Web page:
“This is K-P-C-G, Here are the Headlines …”
How KPCG’s hourly news segments are made.

EDMOND—“Russian President Vladimir Putin met in Moscow today with the leader of Georgia’s breakaway region ….” “U.S.-led NATO drills in the Baltic states and Poland began today ….” “The United States Patriot Act expired today ….” Regular listeners to KPCG 101.3 FM in Edmond, Oklahoma, get this news and more at the top of the hour, on the hour. This entirely new project happens thanks to 22 Philadelphia Church of God staff members who record three 5-minute updates per day. How does it all come together? Here is a glimpse.

Finding the Story

Each of the 12 writers, when his shift comes up on the rotating schedule, has to check the day’s news, sift out the most important prophetic events, draft the update, and edit it for the spoken word. Scriptwriters first find the most important stories through their favorite news sources as well as through Associated Press Television News, Drudge Report, Reddit News and Twitter.

These constantly updated sites lead to reputable sites, including the Associated Press, Reuters and the New York Times. The writer then decides which story to cover using four criteria: 1) Is it big breaking news? 2) Is it prophetically significant news? 3) Does it have available soundbites or natural sound? And 4) Is it timely?

Writing the Story

Once the scriptwriter has decided which story or two to cover, he writes one or two 100-200 word segments and condenses, cuts and revises the previous script to make an up-to-date and coherent 700-word segment.

The writer must aim it at the individual listener, keep the topic narrow and put the most important information at the front. He must write sentences in subject-verb-object form, emphasizing one thought per sentence with clear and simple logic while including telling details. He must write the hook, show the conflict, and end the story with some sort of resolution.

“The writing style must be simplified as the audience only has one chance to get the message,” Editorial staff member Brent Nagtegaal said. “Sentences are generally shorter and punchier, and without redundancies.”

Trumpet writer Richard Palmer said the roughly 100-word segments require the writer to convey a lot of information in few words.

“Shorter sentences is one big difference,” he said. “Also the articles are shorter and simpler—just the facts and as quickly as possible.”

Trumpet writer Robert Morley said it’s important to let soundbites tell the story and to spell out numerics (twenty-fifteen) to assist the newsreaders.

Reading the Story

The reader at Edstone records at a table in Palmer’s office while a more permanent recording studio is being constructed in the basement. Palmer, who is a reader as well as a scriptwriter, said that some early recordings included the sounds of builders’ tools or a piano playing in another room.
In Edmond, once the script is done, the reader as well as Television staff member Josh Sloan and station manager Dwight Falk have less than one hour and fifteen minutes to record the segment, edit it, format it, and play the file in time for the top of the hour.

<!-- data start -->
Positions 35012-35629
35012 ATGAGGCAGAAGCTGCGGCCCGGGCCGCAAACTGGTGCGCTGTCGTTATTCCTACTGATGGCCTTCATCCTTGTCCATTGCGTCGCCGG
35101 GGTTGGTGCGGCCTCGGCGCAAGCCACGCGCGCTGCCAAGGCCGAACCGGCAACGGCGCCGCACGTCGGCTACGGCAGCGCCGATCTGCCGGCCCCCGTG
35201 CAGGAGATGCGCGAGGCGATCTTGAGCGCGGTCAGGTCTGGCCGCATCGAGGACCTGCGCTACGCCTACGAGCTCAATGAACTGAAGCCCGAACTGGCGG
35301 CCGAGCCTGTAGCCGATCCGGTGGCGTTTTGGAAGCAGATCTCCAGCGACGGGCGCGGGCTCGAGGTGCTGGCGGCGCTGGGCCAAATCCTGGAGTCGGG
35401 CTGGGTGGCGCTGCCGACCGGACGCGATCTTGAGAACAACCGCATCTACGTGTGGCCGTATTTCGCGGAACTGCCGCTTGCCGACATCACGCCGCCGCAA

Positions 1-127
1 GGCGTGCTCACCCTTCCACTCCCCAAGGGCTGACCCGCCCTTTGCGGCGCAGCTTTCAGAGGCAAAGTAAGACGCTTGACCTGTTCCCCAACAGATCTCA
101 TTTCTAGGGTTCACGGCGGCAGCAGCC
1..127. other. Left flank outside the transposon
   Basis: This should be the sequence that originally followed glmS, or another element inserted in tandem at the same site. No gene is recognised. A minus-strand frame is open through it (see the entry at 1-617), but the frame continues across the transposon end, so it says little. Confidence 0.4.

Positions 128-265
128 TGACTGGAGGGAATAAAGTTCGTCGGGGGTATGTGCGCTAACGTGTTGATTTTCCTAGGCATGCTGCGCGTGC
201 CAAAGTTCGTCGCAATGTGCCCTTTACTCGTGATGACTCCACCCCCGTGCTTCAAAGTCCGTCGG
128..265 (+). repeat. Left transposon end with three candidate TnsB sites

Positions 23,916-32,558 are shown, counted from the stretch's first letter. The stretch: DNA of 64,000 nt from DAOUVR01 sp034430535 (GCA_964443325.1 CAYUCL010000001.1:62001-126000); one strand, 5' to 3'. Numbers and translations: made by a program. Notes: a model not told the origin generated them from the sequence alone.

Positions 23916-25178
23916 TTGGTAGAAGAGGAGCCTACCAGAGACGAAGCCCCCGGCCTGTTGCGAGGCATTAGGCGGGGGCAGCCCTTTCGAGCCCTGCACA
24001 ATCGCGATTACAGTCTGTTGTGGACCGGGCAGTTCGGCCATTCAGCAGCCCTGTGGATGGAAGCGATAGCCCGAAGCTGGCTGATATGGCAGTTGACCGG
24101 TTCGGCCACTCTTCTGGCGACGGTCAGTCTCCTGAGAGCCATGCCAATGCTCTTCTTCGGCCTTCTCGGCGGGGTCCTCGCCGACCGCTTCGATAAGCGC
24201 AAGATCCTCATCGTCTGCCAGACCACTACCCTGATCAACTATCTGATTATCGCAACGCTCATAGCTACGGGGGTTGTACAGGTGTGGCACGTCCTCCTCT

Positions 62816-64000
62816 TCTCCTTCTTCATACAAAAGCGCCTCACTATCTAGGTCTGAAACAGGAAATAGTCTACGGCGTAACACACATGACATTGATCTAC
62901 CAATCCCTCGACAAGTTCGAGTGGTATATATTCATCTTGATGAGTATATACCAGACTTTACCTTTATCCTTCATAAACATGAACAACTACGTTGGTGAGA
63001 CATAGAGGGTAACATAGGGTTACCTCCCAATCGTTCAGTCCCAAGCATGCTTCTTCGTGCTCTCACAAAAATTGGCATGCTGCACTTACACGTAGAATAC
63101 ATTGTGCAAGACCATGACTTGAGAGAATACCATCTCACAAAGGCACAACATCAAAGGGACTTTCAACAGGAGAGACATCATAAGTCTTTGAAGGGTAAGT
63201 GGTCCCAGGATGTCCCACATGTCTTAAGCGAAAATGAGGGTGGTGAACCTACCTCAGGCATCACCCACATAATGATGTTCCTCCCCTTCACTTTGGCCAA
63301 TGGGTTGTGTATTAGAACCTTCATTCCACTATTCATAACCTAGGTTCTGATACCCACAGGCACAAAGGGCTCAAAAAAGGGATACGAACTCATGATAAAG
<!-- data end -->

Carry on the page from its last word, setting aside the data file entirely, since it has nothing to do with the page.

The nine Edmond readers record at a studio on the second floor of the Hall of Administration, at Mr. Malone’s office in the Hall of Administration, or at his home office. The reader receives a final script 15 minutes before recording, which gives him a few minutes to figure out difficult pronunciations using websites such as Forvo. Herbert W. Armstrong College voice instructor Paula Malone is teaching readers the International Phonetic Alphabet to improve their pronunciation abilities. Newsreader Sarah Evans said she does vocal warmups before recording.

Newsreader Michael Cocomise said he wanted to speak on the radio while growing up.
“Now I have been given that opportunity,” he said, “It is an awesome experience and I am grateful for it.”

Evans said being able to record for radio is an “amazing opportunity.” “[The late Herbert W.] Armstrong started on the radio, and now we’ve come full circle,” she said.

A Day of kpcg News Segments

Edstone (bst)

8:00 a.m. Trumpet writer Richard Palmer and Armstrong College junior Sam Livingston look over the day’s news.

8:05 a.m. Palmer sends a news article to AC sophomore Jessica Dalton to write up.

8:40 a.m. UK-Europe Regional Director Brad Macdonald discusses the order of the five or so stories and who will write what.

10:00 a.m. Mr. Macdonald checks the completed script.

11:00 a.m. Palmer or sophomore Nick Irwin finishes recording the segment.

11:30 a.m. Livingston sends the recording to Falk in Edmond.

At the same time…

Edmond (cdt)

5:30 a.m. As the file comes through, Falk is arriving on campus to play Edstone’s news segment at 6 a.m. and to load it onto theTrumpet.com.

6:00 a.m. Edstone’s news update segment plays at the top of the hour.

8:30 a.m. The Edmond staff adds one or two extra stories. Fifteen minutes later, a newsreader records the script for the 10 a.m. update.

12:30 p.m. The Edmond staff adds one or two extra stories. Fifteen minutes later, a newsreader records the script for the 2 p.m. update.

4:30 p.m. The Edmond staff adds one or two extra stories. Fifteen minutes later, a newsreader records the script for the 6 p.m. update.

Writers: Albert Clarke, Anthony Chibarirwe, Jessica Dalton*, Joel Hilliker, Daryle Hochstetler, Jeremiah Jacques, Sam Livingston*, Robert Morley, Brad Macdonald*, Brent Nagtegaal, Richard Palmer*, Grant Turgeon, David Vejil

Readers: Conner Brown, Carolyn Coats, Michael Cocomise, Corinne Eagle, Sarah Evans, Tim Guenther, Nick Irwin*, Paula Malone, Richard Palmer*, Jordanya Rouzer, Anya Trietsch

*Edstone staff